The bright blue stripes that color the rocks just off the coast of Okayama beach, Japan, are not strange special effects, but very small luminescent living beings, called “sea fireflies” or, in Japanese, umi-hotaru. Scattered in the sands of shallow ocean water, these 3mm long tiny bioluminescent shrimp look like tiny blue gems washed up on shore.
These small are able to emit a powerful light beam that can make the beaches and the Japanese sea a true multicolored spectacle: grouped together their natural light can be breathtaking.
In 2015, photographers Trevor Williams and Jonathan Galione made this series called “The Wepping Stones”, first lured groups of sea fireflies into jars with raw bacon and poured them over nearby rocks. The animals have not suffered consequences, returning quietly in their marine habitat, but leaving behind a splendid light blue trail, testimony of their path over the rocks of the beach.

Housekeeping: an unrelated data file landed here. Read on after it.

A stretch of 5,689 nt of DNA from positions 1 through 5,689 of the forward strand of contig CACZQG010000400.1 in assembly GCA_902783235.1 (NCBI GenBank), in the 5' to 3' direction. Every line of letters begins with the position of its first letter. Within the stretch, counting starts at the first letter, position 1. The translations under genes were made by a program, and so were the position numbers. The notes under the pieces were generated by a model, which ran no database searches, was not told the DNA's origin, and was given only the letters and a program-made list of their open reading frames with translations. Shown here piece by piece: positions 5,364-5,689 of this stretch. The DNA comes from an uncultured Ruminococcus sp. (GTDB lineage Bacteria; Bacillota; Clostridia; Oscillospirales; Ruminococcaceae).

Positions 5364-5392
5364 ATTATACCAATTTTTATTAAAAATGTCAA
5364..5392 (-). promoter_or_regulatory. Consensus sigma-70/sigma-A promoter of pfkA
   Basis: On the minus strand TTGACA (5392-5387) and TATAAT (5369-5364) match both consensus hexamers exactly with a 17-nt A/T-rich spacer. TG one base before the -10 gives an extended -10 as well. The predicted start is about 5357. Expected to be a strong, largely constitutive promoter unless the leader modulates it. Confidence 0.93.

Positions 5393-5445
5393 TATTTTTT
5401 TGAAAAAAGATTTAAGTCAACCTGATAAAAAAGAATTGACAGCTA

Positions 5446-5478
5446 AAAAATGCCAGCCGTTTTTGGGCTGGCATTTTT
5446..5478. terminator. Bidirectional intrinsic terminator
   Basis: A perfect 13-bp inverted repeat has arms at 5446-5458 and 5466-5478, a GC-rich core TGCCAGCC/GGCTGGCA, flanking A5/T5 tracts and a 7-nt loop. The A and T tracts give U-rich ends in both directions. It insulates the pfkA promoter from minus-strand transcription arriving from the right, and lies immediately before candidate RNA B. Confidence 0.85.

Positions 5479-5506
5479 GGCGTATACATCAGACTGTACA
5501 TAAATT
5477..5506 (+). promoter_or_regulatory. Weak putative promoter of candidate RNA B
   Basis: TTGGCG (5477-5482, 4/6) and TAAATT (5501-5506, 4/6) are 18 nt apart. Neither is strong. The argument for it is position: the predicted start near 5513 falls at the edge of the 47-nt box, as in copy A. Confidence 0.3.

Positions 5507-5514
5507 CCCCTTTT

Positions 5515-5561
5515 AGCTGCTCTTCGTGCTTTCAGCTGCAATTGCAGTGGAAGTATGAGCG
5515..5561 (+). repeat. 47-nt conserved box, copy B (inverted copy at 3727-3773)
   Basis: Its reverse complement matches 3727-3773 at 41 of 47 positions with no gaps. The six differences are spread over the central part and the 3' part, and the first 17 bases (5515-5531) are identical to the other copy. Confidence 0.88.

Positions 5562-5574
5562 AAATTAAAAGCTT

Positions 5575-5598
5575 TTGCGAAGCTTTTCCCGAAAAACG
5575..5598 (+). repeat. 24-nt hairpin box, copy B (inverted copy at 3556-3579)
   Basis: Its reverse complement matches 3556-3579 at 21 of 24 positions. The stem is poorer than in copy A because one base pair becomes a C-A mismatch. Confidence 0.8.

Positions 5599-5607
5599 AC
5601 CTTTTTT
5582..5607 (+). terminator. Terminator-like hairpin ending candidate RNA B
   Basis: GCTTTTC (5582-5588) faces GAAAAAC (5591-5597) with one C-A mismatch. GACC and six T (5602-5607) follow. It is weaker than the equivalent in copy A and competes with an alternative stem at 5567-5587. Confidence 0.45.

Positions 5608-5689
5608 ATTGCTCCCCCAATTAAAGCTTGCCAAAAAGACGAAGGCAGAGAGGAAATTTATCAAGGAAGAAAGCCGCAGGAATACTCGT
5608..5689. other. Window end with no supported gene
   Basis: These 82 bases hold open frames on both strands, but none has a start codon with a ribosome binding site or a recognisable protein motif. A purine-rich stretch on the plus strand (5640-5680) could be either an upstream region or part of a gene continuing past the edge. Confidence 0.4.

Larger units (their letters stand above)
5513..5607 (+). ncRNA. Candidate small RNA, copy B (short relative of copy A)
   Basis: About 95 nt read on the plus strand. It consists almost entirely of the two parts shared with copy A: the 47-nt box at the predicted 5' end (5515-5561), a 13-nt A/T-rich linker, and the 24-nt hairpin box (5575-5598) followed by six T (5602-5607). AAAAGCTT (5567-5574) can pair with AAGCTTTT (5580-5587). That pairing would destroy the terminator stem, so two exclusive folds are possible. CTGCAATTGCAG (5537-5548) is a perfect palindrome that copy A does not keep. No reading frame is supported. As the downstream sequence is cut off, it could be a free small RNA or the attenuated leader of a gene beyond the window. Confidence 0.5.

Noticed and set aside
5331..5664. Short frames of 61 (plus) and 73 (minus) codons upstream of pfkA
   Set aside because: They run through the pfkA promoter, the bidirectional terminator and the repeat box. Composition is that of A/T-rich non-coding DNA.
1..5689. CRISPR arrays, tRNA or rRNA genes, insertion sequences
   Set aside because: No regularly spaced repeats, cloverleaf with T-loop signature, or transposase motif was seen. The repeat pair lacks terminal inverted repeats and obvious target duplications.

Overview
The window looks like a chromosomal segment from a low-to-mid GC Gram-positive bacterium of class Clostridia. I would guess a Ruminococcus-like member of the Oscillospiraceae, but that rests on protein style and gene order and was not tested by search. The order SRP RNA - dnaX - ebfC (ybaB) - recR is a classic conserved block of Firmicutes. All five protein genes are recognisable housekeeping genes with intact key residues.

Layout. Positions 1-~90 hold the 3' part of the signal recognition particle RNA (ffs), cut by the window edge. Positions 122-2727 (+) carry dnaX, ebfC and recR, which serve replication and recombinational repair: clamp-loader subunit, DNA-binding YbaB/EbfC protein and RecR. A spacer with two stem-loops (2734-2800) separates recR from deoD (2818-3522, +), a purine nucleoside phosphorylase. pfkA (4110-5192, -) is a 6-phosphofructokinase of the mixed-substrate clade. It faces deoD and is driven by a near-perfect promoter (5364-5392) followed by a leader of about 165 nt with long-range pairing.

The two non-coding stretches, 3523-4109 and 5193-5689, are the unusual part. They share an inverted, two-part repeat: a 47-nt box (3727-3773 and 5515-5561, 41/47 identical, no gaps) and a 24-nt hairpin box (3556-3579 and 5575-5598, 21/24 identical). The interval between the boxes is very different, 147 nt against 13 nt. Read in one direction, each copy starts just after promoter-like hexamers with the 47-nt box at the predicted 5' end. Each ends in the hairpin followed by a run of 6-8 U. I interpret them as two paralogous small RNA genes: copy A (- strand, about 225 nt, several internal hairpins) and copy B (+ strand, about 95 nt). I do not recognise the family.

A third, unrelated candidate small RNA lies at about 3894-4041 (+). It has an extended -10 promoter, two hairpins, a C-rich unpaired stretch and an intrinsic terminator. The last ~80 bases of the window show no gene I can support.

The scientific name of the firefly is Vargula hilgendorfii, and is one of the three bioluminescent species known in Japan as umi-Hotaru (海 蛍). The scientific classification names them as “ostracod crustaceans”, and is the only member of the genus Vargula to inhabit the waters of Japan. The other members of its kind live in the Gulf of Mexico, in the Caribbean Sea and along the coasts of California. Lastly the number of umi-Hotaru has dramatically fallen due to human influence. During the Second World War the Japanese soldiers also used them to make themselves light at night.